Just remembered that Half Life 2: The Lost Coast broke the fourth wall.

    At the end of the level as the screen starts to fade out the fisherman says, “Hey, wait, you’re getting fuzzy around the edges. Oh, well, nice seeing you.”

    Crowbar straight through the fourth wall.

    1. Anon_223646

      I don’t see how that’s breaking the fourth wall

      1. Zekiran

        Because Gordon, the player, is leaving the game map. The map appears to be fading out to US, but to anything on the map, which in this case is treated as “reality”, sees Gordon as the one fading out.

        More “meta” than merely 4th-wall, but still, meta kind of does the same thing only in a less specific way.

        1. It’s not really meta or 4th wall breaking, as the guy was talking about what he was seeing; Gordon Freeman going fuzzy around the edges as he was brought back out of the area by gman or whatever force it was that brought him into it in the first place.

          1. Oopla

            I saw it as an external game force, which to me is a break in the video game fourth wall.

  15. Gypsy Jim

    Interesting discussion, as always, but really…..I simply had to vote “Yes in any Mod” as you all seem to take this so seriously. For the record I did give the idea the respect enough to read all the posts first before voting, but honestly.

    If an NPC can address the player as if s/he is in the same universe, or can seem to interact in any other way, it has to be handled with either humour, or at least some sort of sensitivity, depending on whether the author wants the player to take it as part of the story, or just as a tongue in cheek bit of fun. If handled nicely it shouldn’t really be an issue, and can be linked to Easter Eggs, or hidden areas, or just as a knowing nod to the player…..In the scheme of things it could spoil a map/mod I suppose, but haven’t we all played more than enough to spot subtle “nods” here and there already? They’re there in a lot of maps anyway, even the official ones.

    I’m waiting now for a commentor who has a real issue with this as I can’t wait to hear how it might really spoil the “experience” for someone…..why on earth should It? I know it can in films, but does it ever really happen in any “quality” ones? (not that I can recall, but I could be wrong….)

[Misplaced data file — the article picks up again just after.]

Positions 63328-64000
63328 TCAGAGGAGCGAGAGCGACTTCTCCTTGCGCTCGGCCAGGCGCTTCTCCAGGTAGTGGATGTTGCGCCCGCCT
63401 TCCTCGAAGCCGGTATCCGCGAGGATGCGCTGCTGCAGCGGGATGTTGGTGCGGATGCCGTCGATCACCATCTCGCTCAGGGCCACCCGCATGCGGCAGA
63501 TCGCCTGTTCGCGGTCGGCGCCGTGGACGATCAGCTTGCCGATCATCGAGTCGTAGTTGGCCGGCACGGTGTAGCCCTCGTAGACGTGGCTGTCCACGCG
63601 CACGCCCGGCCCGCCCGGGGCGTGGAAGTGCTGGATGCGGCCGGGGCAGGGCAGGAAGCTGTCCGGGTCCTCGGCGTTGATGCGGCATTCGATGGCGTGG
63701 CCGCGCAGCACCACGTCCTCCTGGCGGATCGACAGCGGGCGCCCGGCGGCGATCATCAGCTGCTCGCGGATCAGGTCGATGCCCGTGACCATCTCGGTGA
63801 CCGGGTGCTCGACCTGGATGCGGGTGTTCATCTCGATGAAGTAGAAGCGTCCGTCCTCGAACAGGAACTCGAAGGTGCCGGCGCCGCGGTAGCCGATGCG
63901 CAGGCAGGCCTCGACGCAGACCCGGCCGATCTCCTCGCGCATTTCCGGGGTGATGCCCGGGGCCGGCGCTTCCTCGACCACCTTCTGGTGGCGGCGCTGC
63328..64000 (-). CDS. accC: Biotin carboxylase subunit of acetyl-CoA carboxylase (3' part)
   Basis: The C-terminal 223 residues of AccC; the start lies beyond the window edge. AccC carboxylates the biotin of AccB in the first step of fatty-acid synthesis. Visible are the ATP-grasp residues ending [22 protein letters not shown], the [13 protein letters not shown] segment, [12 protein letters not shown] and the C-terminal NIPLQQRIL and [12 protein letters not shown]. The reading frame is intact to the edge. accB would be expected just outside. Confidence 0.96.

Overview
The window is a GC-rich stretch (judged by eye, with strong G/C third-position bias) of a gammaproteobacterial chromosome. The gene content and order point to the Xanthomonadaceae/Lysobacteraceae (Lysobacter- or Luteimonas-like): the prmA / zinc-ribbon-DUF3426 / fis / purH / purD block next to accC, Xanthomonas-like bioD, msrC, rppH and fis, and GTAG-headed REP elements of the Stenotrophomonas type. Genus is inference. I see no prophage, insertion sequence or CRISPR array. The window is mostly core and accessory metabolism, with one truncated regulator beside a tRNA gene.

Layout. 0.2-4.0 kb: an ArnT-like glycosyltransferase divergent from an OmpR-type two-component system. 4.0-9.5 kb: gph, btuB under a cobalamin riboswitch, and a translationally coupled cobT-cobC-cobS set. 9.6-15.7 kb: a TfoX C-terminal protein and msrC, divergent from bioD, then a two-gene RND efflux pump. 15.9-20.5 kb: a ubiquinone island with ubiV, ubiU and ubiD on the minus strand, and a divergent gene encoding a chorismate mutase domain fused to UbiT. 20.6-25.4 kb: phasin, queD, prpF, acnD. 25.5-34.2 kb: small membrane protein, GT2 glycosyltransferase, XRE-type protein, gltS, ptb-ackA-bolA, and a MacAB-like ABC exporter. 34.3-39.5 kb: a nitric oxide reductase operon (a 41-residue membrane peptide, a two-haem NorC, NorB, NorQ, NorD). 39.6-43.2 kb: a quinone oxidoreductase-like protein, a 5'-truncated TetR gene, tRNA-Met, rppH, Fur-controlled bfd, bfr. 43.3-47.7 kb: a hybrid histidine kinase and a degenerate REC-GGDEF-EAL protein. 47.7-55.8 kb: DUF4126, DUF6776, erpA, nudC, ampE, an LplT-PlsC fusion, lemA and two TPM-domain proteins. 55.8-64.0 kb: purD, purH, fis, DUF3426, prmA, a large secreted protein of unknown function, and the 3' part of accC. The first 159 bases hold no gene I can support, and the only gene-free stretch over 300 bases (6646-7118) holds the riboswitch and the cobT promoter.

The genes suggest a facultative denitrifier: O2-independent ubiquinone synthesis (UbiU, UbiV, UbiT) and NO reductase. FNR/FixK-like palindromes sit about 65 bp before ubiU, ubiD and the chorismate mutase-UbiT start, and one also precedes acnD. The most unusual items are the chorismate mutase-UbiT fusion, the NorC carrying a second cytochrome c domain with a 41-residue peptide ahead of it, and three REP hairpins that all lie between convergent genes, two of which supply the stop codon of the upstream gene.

1. Oopla

      One funny Idea I had (Modders, feel free to steal) was for Barney to address the player, and end it with a prejorative, implying that the player was one of those “Guys who shot/crowbar’ed me for my ammo, back at Black Mesa.”

  16. Armageddon

    I wish my brain could understand what the fourth wall is… 😐

    1. Oopla

      Armageddon, I think that the fourth wall refers to the fact that fundamentally, most performances are intended to present an alternate reality situation to the viewer. Than includes situations that are set in the real world, but not directly involving the viewer. Even in the performance is an interactive video game, it is designed to call to a different situation than the player is in.

      So if the game calls to the player as the player, not as the character, I see that as breaking the fourth wall, so to speak.

      This term is archaic (Read the Wikipedia article linked for its origins) but I think that it has evolved to mean anything that may intentionally break, for good or bad reasons, the suspension of disbelief. Which is not necessarily a bad thing.

  17. Zonbie

    The Joker has been known to break the forth wall on many occasions. Which is something only he could ever do in the Batman universe.

  18. Wesp5

    I don’t like obvious breaks like movement out of a map or into unfinished parts of a level, which I already saw in some mod, but small funny ones.

    I remember that in Vampire: The Masquerade – Bloodlines you could ask someone in the game about the company that developed it, which was cool.

    Or in The Precursors there is a preacher ranting about THE PLAYER who is the center of the universe and that it will cease to exist once he stops.

  19. Kaze

    In most cases, I really don’t like that fourth wall broken. It takes away from the experience in so many ways. There can be some more creative ways to do that which are less obvious, like perhaps in a mod based in this world, someone talked about a real movie (if that counts as breaking the wall). Another way I might find it acceptable is if it’s some sort of easter egg. Those can be very interesting, actually. I know a few authors who do that to explain back-story, or talk about themselves, or tell how the mod was made, what the inspiration was, etc. and I really enjoy such things.